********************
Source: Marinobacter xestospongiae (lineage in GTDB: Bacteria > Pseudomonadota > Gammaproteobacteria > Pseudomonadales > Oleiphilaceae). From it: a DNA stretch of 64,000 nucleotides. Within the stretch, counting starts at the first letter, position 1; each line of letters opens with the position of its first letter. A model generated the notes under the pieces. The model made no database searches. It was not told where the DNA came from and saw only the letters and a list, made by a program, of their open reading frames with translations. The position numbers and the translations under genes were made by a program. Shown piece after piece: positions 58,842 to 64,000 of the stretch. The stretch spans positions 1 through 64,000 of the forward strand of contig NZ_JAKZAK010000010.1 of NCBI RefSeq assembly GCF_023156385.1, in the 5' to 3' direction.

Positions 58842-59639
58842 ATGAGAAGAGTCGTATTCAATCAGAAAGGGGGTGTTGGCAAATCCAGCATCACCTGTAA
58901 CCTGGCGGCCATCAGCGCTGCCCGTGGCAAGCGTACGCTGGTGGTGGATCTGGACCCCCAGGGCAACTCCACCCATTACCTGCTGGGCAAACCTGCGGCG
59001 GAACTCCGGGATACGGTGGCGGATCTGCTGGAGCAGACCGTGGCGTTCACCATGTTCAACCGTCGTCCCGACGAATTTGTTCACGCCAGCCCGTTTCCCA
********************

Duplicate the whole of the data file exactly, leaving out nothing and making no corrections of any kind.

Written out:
Source: Marinobacter xestospongiae (lineage in GTDB: Bacteria > Pseudomonadota > Gammaproteobacteria > Pseudomonadales > Oleiphilaceae). From it: a DNA stretch of 64,000 nucleotides. Within the stretch, counting starts at the first letter, position 1; each line of letters opens with the position of its first letter. A model generated the notes under the pieces. The model made no database searches. It was not told where the DNA came from and saw only the letters and a list, made by a program, of their open reading frames with translations. The position numbers and the translations under genes were made by a program. Shown piece after piece: positions 58,842 to 64,000 of the stretch. The stretch spans positions 1 through 64,000 of the forward strand of contig NZ_JAKZAK010000010.1 of NCBI RefSeq assembly GCF_023156385.1, in the 5' to 3' direction.

Positions 58842-59639
58842 ATGAGAAGAGTCGTATTCAATCAGAAAGGGGGTGTTGGCAAATCCAGCATCACCTGTAA
58901 CCTGGCGGCCATCAGCGCTGCCCGTGGCAAGCGTACGCTGGTGGTGGATCTGGACCCCCAGGGCAACTCCACCCATTACCTGCTGGGCAAACCTGCGGCG
59001 GAACTCCGGGATACGGTGGCGGATCTGCTGGAGCAGACCGTGGCGTTCACCATGTTCAACCGTCGTCCCGACGAATTTGTTCACGCCAGCCCGTTTCCCA